The method of the invention then comprises the steps of spinning the projectile at a particular frequency by virtue of fixed or movable fins such that the antenna conically scans a target area. A typical value of the spin frequency is 25 rev/sec. The signal processor and target position computer processes the information received by the conical scan of the antenna to compute the distance and direction in which the target is located away from the aimpoint of the projectile and then produces an error signal. This error signal is then supplied to the guidance system of the projectile to control the movement of the guide fins so as to alter the trajectory of the projectile to relocate its aimpoint on the selected target to impact the same.

The apparatus of the invention further includes a navigational system which utilizes one or more rate gyros to establish an inertial reference during flight. This inertial reference is supplied to the target position computer so as to enable the computer to track a moving target, without the necessity of tracking the clutter background to establish a fixed reference directly from the ground.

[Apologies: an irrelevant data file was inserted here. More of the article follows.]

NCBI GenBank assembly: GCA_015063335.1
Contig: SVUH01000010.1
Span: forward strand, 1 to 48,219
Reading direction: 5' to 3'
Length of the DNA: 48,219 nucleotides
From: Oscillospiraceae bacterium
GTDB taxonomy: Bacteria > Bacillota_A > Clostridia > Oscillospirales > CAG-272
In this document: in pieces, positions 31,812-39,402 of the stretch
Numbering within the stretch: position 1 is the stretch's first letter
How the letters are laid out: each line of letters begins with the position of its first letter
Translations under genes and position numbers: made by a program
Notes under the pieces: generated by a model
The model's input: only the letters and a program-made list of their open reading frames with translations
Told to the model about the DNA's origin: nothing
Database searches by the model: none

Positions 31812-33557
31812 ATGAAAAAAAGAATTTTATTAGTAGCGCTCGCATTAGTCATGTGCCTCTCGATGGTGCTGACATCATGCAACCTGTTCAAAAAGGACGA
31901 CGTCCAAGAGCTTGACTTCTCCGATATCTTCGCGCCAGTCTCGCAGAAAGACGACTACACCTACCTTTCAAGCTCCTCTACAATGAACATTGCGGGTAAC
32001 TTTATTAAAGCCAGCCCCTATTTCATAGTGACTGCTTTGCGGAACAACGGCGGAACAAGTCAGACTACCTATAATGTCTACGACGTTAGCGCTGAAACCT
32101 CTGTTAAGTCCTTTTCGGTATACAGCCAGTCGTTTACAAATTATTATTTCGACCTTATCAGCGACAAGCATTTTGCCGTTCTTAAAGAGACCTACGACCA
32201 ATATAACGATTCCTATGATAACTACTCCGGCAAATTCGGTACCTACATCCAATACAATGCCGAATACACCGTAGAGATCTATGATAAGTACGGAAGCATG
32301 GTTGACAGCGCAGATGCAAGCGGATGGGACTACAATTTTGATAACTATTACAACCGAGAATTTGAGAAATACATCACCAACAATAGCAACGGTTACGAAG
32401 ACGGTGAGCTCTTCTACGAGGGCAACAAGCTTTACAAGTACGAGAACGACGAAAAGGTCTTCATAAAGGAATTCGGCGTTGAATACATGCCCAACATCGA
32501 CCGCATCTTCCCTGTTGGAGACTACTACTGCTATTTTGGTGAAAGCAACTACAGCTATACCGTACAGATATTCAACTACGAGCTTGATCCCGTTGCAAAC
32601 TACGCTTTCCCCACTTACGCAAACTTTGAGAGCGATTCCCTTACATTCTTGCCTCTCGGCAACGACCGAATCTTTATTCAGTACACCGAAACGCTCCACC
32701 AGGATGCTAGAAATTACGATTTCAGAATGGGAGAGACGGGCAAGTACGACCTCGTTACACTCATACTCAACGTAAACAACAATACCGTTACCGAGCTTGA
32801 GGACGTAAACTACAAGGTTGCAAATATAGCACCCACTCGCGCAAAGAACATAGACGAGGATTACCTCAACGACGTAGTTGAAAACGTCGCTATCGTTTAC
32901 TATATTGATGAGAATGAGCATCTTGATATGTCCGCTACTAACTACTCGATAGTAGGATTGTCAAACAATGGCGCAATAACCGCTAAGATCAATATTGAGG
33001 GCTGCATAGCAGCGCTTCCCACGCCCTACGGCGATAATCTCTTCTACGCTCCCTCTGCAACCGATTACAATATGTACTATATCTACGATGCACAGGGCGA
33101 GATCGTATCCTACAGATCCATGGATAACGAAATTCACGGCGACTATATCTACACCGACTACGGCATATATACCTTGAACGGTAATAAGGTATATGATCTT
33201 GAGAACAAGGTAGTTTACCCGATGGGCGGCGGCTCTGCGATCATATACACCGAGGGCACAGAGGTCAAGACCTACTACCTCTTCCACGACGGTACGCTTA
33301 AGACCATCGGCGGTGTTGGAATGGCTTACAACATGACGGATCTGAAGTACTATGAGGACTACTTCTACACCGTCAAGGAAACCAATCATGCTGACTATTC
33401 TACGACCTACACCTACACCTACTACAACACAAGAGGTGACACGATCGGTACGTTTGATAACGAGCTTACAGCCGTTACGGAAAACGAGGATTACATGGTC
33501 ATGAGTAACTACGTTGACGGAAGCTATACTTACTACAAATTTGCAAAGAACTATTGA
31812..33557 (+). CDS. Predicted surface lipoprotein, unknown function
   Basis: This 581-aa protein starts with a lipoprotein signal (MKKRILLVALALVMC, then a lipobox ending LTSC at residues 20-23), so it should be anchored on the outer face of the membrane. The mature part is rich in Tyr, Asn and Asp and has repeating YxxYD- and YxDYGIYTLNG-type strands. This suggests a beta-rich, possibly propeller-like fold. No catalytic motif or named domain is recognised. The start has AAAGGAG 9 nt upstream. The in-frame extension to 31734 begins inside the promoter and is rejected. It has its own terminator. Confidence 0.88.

All of the components of the apparatus of the invention are appropriately fabricated to survive the enormous acceleration of the projectile during launch. Specifically, it is noted that the antenna located off-axis is a fixed antenna which contains no moving parts by which can still accomplish conical scanning by virtue of the stabilizing spin of the projectile as caused by the fixed fins. Additionaly it is noted that the proposed gyros are sufficiently accurate to establish the inertial reference and sufficiently hard to withstand the cannon launch. Finally, it is noted that the signal processor and the target position computer, being fabricated by state-of-the-art semiconductor technology, can similarly withstand the enormous acceleration of the projectile during launch. The only mechnaically movable devices of the apparatus of the invention are the fixed fins and the guide fins which pop out of the projectile after the launch. It has been established in the industry that such fixed fins designed to pop out of the projectile can be designed to withstand the acceleration of the projectile during launch. Thus, it should be equally realizable that similar guide fins can be moved slightly during flight so as to control the flight of the projectile. Another possibility is to use the movable fins to control both the spin rate and the flight path of the projectile. It is also possible that only a part of the projectile is rotating in a controlled way and e.g. the aft fins are free-rolling.